Weight Gain By 28 Weeks Of Pregnancy

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When you’re carrying twins or other multiples

You’ll probably need to put on more weight if you’re carrying twins or other multiples. Once more, discuss your options with your doctor to find the best course of action.

If you are carrying twins, take into account these general recommendations for pregnancy weight gain:

Pre-pregnancy weight Recommended weight gain
Source: Institute of Medicine and National Research Council
Underweight (BMI below 18.5) 50 to 62 lbs. (about 23 to 28 kg)
Healthy weight (BMI 18.5 to 24.9) 37 to 54 lbs. (about 17 to 25 kg)
Overweight (BMI 25 to 29.9) 31 to 50 lbs. (about 14 to 23 kg)
Obese (BMI 30 or more) 25 to 42 lbs. (about 11 to 19 kg)

Pregnancy complications like gestational diabetes, high blood pressure, preeclampsia, the need for a C-section, and premature birth are all made more likely by being overweight before getting pregnant.

Obese individuals may safely gain less weight during pregnancy than recommended, according to some research, even though it is advised for those who are overweight or obese prior to conception. More research is needed.

Determine how much weight you should gain while pregnant by consulting your doctor. Your healthcare provider can provide advice on diet, exercise, and weight-management techniques during pregnancy.

It’s imperative to put on some weight while pregnant if you were underweight before getting pregnant. Without the additional weight, your child could be born prematurely or smaller than anticipated.

Pregnancy complications like your baby’s shoulder becoming stuck after the head is delivered (shoulder dystocia) and health issues like being born significantly larger than average can be increased by gaining too much weight. Your risk of postpartum weight retention may also be increased by excessive weight gain during pregnancy.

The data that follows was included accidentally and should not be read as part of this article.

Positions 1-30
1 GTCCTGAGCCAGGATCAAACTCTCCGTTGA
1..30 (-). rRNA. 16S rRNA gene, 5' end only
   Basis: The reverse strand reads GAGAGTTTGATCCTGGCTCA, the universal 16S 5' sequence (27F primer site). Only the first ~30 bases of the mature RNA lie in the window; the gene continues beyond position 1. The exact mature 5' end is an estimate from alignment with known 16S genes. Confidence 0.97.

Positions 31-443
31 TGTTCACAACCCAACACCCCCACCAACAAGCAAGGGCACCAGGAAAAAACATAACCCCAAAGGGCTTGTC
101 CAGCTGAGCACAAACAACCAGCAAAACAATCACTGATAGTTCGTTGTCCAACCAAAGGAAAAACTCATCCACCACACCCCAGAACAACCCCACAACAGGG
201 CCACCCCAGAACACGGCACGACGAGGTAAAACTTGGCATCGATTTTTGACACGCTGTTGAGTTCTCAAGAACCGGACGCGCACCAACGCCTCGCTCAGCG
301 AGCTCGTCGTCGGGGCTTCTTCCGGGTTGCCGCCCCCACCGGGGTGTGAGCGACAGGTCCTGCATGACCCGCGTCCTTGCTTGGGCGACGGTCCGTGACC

What is normal weight gain in pregnancy?

Your pre-pregnancy weight will determine how much weight you gain during your pregnancy.

Determine your pre-pregnancy body mass index (BMI) in order to determine how much weight you should gain. The formula for calculating BMI is:

divided by the square of your height (in meters), your pre-pregnancy weight (in kilograms)

So if you weighed 68kg and you’re 1. 7m tall, your BMI calculation would be 68 / 1. 7 x 1. 7 = 23. 5.

You can use the healthdirect BMI calculator to work out your pre-pregnancy BMI.

If your BMI was 18. 5 to 24. 9, you were in a healthy weight range prior to getting pregnant, and you should ideally gain between 11 and 15 pounds. 5kg and 16kg: 1 to 1. 5kg in the first 3 months then 1. 5 to 2kg each month until you give birth.

You should have gained less weight if you were over the healthy weight range. You should eat more if your weight is below the healthy range.

Your weight gain can also be affected by:

Consult your doctor to determine your ideal rate of weight gain.

Your body is growing additional body tissue in addition to your baby. You will put on weight because:

  • your breasts grow larger
  • your uterus grows bigger
  • there is amniotic fluid around the baby
  • the placenta grows larger
  • your body creates extra blood and fluid
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